Lufthansa lines: Rep. Ted Deutch (D-FL), who co-chairs the Congressional Study Group on Germany, was asked by an attendee about his feelings on the actions of Lufthansa crew members who stopped a group of Orthodox Jewish travelers from continuing onto their destination during a layover in Frankfurt, citing some in the group who had not worn masks. “I reached out and will engage more directly with them to understand,” said Deutch, who will become CEO of the American Jewish Committee later this year. “I don’t want to rely just on what I’ve read. But what I read is terrible… the singling out of people because they appear to be Jews. And I think we need to get to the bottom of it.”

Tracking hate: Rep. Don Beyer (D-VA), a lead sponsor of last year’s Jabara-Heyer NO HATE Act, which improves hate crime reporting, spoke about ongoing efforts to appropriate $15 million for the legislation’s implementation in 2023. “I read a ProPublica article a couple of years ago that pointed out that an extraordinary number of the hate crimes in America were never reported — something like a third of the police departments didn’t keep track of it at all,” Beyer said.


An investment in Jewish talent is an investment in our collective future

Courtesy of Hillel Ontario

“Working for the Jewish people is avodat kodesh, holy work. It is meaningful, rewarding, albeit challenging. The past two years have been especially turbulent and difficult, though simultaneously deeply impactful for both our students and our Hillel professionals,” write Beverley Shimansky and Jay Solomon, respectively chief campus & engagement officer and chief communications & public affairs officer for Hillel Ontario, in an opinion piece for eJewishPhilanthropy.

More than a paycheck: “In the best of times, and through deeply challenging ones, we have stood shoulder-to-shoulder with and empowered the next generation of proud, strong, resilient Jewish leaders. Their successes and their struggles (and there have been many of each) have been ours as well. The work of a Jewish community professional is far more than a paycheck — it is a part of our neshamah (soul), an intrinsic piece of who we are as people.”

Physical and mental health are central: “Today, more than ever, prioritizing our team’s physical and mental health requires more than just platitudes. It requires action… And, so, we have been taking meaningful steps to ensure our team has the support and tools they need to be at their best — not just because it’s the menschlich thing to do, but because it allows them to more successfully accomplish their work in support of the very constituents that rely on them.”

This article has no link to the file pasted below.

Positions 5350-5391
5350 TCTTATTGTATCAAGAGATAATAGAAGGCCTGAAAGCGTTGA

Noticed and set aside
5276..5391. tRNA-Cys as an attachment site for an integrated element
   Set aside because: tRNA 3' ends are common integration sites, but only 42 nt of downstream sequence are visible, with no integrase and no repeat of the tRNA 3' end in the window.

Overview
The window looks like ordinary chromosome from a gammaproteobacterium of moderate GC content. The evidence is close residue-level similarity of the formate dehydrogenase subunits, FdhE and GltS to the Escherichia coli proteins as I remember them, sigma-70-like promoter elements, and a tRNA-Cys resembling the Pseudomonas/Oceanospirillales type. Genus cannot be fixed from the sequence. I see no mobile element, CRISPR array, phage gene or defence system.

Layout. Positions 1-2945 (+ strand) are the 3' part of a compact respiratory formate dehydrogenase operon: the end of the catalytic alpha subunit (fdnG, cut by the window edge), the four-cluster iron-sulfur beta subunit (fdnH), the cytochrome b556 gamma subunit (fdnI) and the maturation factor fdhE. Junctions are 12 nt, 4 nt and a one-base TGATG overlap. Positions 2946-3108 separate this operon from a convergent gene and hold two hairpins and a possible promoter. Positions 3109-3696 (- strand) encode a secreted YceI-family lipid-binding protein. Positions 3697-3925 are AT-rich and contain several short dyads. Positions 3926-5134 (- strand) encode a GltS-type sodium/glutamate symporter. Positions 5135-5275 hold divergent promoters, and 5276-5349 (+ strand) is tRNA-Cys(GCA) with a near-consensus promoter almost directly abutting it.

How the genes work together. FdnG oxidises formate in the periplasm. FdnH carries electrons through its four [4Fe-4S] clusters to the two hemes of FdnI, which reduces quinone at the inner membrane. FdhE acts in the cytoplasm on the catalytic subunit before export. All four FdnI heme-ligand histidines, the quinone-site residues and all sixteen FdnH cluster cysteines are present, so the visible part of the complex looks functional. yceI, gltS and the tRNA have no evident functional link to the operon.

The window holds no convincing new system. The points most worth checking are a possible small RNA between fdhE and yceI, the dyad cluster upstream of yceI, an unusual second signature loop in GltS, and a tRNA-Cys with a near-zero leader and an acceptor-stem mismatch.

Changing work schedule: “[T]his summer, we are leaning in, and providing space for our team to recharge, recalibrate and re-envision… From May through July, we will be piloting a summertime four-day workweek and encouraging our staff to use each Friday to breathe — to take a yoga class, get out into nature or enjoy time with friends and family they have not been able to see in far too long. We are also carrying over up to one unused week of vacation time from the past year through the summer, and vigorously encouraging our team to use them.”

Read the full piece here.

Worthy Reads

The Fire Next Time: Many organizations may find their constituents respond with donations when disaster strikes; but those funds could be put to better use as preventative measures, writes Eden Stiffman in The Chronicle of Philanthropy, especially in the case of California wildfires: “Nonprofits and governments spend a lot more on disaster relief and recovery than they do on steps to reduce fire risks. In the last five years, foundations, charities, and corporate donors gave $117.3 million to address wildfire in the United States, according to data from Candid and the Center for Disaster Philanthropy. Just $16.6 million of that went toward wildfire resilience, risk reduction, mitigation, or preparedness. But that old and dominant disaster mind-set may be starting to shift. A growing group of donors [are]…  supporting strategies to adapt landscapes, change policies, and help people prepare for and reduce the threat of catastrophic wildfire.” [ChronicleofPhilanthropy] 

Multicultural Marketing: Marketing that includes diverse perspectives and concerns can increase brand awareness and help your nonprofit better fulfill its mission, writes Kristy Fontelera in NonProfitPRO. “Multicultural marketing isn’t about adding diverse images to your marketing. It would be best if you made a strong and concerted effort to understand the experiences and histories of the communities you will include. That takes time, effort, and commitment to continuous learning and inclusion of different voices in addition to yours…As it relates to your nonprofit, multicultural marketing eventually increases brand awareness — if done right and with respect and sensitivity.” [NonProfitPRO]